Environment must be protected for food production: UN
Updated: 2012-10-19 21:51
By Li Lianxing (chinadaily.com.cn)
Underlying ecological foundations must be protected to support sustainable food production, according to a recent report released by the United Nations.
The report said that ecosystem services prop up the whole food system, and play a central role in food security and in feeding 7 billion people on Earth, a figure expected to increase to 9 billion by 2050.
However, these crucial aspects are being undermined by overfishing, unsustainable water use, environmentally degrading agricultural practices, and other human activities, according to Joseph Alcamo, chief scientist of the United Nations Environment Program.
He said previous debates on food security largely revolved about availability, access, utilization and stability as the four pillars of food security, barely touching the very first and fundamental aspects of the chain.
"The environment has been more of an afterthought in the debate about food security (...) the ecological basis of the food system is not only shaky but being really undermined," he said.
He added that inefficiencies along the food delivery chain further complicate the challenge, and that an estimated one-third of food produced for human consumption is lost or wasted, amounting to 1.3 million tons per year.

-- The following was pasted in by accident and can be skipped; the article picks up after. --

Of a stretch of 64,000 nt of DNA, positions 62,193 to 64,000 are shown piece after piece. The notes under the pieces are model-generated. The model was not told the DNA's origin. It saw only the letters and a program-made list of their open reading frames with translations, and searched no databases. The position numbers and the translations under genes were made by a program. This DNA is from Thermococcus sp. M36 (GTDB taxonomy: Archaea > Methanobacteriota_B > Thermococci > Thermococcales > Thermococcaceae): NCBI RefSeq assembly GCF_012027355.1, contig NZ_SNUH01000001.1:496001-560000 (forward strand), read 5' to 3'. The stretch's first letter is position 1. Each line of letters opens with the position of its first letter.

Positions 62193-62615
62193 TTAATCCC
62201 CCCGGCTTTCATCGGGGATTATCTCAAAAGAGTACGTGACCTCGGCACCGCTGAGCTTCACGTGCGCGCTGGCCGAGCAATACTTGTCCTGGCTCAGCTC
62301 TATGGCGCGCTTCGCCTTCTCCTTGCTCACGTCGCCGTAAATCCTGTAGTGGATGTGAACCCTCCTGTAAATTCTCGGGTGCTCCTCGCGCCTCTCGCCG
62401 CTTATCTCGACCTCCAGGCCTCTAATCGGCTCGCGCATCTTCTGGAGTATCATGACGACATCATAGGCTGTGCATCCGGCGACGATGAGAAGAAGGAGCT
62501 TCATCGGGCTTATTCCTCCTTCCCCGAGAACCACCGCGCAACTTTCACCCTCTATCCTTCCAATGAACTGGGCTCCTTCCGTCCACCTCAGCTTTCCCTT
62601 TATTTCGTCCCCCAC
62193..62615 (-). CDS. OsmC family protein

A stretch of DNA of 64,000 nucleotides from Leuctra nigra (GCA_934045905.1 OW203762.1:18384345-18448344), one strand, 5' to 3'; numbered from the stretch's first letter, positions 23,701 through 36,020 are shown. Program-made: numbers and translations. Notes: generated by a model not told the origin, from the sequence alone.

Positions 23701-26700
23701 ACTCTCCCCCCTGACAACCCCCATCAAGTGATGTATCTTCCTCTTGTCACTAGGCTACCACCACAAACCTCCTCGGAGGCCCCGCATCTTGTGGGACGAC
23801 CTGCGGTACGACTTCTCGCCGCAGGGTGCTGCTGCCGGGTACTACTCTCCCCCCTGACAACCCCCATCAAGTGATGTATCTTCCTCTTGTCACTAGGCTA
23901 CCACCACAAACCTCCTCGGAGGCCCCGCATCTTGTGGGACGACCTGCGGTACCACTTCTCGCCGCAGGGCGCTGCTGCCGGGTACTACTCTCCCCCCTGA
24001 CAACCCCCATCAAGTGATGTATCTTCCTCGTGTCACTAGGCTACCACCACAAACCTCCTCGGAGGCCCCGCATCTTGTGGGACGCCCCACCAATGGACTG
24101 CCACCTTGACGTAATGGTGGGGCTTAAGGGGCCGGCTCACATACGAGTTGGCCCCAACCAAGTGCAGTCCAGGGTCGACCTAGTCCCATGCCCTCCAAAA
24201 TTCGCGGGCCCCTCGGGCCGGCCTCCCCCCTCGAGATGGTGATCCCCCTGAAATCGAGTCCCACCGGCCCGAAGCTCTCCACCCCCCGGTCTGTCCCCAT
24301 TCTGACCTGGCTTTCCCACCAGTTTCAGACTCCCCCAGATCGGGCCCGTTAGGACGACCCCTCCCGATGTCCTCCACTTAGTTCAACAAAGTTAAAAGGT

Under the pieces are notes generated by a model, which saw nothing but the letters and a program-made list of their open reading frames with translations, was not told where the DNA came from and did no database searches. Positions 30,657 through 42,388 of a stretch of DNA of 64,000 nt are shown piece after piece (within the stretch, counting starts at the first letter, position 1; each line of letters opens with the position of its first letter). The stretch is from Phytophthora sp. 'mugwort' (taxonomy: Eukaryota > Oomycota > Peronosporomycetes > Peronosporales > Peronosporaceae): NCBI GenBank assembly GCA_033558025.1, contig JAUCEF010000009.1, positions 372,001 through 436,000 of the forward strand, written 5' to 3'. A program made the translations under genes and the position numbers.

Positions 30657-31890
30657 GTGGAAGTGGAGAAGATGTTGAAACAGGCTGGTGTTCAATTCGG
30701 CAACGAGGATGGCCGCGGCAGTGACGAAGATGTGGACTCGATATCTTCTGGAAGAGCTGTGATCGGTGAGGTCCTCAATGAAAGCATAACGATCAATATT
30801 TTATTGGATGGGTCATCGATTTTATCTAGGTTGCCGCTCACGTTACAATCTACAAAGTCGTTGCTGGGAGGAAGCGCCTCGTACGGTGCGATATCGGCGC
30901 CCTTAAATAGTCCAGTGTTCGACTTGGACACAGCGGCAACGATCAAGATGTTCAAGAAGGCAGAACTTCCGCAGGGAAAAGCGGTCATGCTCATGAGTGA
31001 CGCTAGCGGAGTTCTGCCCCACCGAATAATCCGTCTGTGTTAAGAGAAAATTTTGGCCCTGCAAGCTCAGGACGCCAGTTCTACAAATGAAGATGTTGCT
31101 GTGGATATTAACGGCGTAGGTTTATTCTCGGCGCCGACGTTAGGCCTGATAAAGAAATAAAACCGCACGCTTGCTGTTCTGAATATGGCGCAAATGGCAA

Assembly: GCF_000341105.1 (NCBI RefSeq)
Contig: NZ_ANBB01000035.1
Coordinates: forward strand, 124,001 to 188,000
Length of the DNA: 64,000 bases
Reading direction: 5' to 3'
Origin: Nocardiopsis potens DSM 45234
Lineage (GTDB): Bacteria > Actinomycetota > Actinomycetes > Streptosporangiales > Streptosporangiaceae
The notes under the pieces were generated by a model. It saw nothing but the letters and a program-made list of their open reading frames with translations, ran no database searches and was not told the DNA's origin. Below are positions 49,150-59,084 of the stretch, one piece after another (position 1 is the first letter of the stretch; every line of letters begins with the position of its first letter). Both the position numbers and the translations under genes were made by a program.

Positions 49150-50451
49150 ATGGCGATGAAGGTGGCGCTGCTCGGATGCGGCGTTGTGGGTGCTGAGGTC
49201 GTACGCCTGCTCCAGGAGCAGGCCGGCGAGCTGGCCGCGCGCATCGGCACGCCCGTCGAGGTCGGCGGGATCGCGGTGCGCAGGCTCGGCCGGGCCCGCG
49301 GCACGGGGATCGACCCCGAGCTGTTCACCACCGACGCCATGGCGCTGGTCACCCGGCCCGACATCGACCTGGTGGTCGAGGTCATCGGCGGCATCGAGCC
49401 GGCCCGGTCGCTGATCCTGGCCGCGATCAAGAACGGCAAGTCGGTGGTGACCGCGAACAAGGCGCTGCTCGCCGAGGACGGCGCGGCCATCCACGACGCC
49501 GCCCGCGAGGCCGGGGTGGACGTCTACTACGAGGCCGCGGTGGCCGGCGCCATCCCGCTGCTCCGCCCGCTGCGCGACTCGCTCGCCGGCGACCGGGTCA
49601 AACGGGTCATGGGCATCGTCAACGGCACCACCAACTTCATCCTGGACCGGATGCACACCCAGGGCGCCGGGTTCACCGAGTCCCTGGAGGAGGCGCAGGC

"The years of seemingly ever-lasting production based upon maximizing inputs such as fertilizers and pesticides, supplies of freshwater and fertile arable land, and advancements linked to mechanization are hitting their limits, if indeed they have not already hit them," said UN Under-Secretary General and UNEP Executive Director Achim Steiner.
"The world needs a green revolution but with a capital G — one that better understands how food is actually grown and produced in terms of the nature-based inputs provided by forests, freshwaters and biodiversity," Steiner said.
The report, produced in collaboration with the International Fund for Agricultural Development, the Food and Agriculture Organization, the World Bank, the World Food Program and the World Resources Institute, said a redesign is needed for sustainable agriculture systems.